Will India See a Sell-Off of Its Captives?

Ann All

Last week, Citigroup announced it wouldsell its captive operations in India to Tata Consultancy Services for $505 million in cash. This followed nearly a year-and-a-half of rumors that such a sale was planned. When I last wrote about it in June, IBM and Capgemini were also reportedly potential buyers, and the price tag was thought to be $800 million.


This acquisition, along with other pending deals such as HCL Technologies' purchase of Europe's Axon Group (which I referenced in yesterday's post), indicate that Indian outsourcing specialists are buying revenues to help offset the slowdown in global IT spending, write Manas Chakravarty and Mobis Philipose on livemint.com.


For Citi, the sale offers a way to unload a non-core asset, a strategy that looks pretty compelling following its writedown of $61 billion in bad debt. TCS will gain 12,000 employees, a valuable asset at a time when Indian companies are having trouble finding enough qualified workers, and perhaps more important, a $2.5 billion, nine-and-a-half-year contract to provide outsourcing services to Citi and its affiliates.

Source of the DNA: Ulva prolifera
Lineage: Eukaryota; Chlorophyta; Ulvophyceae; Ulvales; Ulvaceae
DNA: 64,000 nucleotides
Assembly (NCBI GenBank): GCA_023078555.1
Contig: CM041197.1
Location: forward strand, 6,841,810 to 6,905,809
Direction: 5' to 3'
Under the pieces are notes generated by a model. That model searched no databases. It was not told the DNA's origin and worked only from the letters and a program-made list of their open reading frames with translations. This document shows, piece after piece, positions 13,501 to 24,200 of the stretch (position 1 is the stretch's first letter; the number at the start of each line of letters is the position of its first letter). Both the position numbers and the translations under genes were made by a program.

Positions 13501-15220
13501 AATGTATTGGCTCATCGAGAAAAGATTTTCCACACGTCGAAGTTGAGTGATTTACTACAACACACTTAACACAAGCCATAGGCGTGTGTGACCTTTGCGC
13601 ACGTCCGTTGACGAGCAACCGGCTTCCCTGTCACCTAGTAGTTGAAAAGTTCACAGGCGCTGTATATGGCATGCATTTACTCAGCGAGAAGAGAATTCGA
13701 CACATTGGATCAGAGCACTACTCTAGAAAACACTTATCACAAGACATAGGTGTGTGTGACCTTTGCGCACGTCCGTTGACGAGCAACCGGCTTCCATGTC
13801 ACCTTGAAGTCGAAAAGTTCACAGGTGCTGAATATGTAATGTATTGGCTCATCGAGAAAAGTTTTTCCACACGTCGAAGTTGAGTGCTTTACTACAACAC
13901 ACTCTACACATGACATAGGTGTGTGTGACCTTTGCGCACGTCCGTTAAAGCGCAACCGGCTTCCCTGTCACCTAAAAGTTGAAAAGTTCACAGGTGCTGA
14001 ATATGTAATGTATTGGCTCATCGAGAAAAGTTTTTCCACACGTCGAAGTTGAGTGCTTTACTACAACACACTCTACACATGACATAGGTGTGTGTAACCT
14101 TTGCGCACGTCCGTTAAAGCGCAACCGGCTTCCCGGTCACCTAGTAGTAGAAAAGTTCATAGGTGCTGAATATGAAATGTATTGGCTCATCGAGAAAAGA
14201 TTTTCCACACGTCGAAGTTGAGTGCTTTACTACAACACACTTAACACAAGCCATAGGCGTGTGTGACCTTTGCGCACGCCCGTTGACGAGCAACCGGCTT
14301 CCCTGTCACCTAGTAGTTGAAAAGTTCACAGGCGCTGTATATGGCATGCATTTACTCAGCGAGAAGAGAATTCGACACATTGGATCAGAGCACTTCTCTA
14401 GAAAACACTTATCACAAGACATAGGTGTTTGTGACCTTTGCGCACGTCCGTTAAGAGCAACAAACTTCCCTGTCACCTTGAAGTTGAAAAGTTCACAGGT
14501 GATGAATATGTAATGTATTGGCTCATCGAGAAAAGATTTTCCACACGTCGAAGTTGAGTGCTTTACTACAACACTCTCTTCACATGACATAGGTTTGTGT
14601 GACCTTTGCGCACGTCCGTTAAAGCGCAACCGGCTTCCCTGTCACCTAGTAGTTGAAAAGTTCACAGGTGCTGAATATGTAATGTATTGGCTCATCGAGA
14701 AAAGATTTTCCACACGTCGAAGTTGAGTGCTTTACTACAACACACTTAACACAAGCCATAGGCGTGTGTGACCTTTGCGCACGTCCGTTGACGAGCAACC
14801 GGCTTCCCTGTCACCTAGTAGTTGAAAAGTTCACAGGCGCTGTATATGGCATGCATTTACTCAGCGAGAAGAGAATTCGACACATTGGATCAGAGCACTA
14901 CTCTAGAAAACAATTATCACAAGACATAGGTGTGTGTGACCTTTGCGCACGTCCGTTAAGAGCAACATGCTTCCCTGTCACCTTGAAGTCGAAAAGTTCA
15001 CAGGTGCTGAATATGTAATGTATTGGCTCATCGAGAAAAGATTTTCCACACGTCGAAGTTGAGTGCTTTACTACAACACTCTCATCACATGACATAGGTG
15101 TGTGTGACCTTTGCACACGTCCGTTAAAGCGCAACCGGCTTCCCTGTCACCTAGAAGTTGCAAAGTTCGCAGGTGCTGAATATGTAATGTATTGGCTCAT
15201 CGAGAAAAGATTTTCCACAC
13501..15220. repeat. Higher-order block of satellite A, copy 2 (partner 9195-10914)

While the valuation (eight times estimated earnings before interest and tax for 2008) is reasonable, write Chakravarty and Philipose, the deal does expose TCS even more to the troubled financial services sector, an issue that concerns financial analysts and shareholders alike. Also, because the operation has "surprisingly high" operating margins of 20 percent, TCS may have difficulty wringing more efficiency out of it.


Some more numbers from a Hindu Business Line story: $280 million (expected 2008 revenues for Citigroup Global Services), 20,000 (total number of BPO workers employed by TCS following the acquisition) and one (Genpact, the only company that now has more BPO employees in India than TCS).


Though observers have predicted mass sell-offs of captives before (and largely been wrong), this time could be different, according to the Business Standard. Like livemint.com, it cites Indian companies' desire to protect revenues as some of their clients delay or scale back outsourcing initiatives. And smaller sales have been occurring all along. The article mentions that TCS earlier had purchased two smaller captives. There are still more than 100 captives in India, it says.

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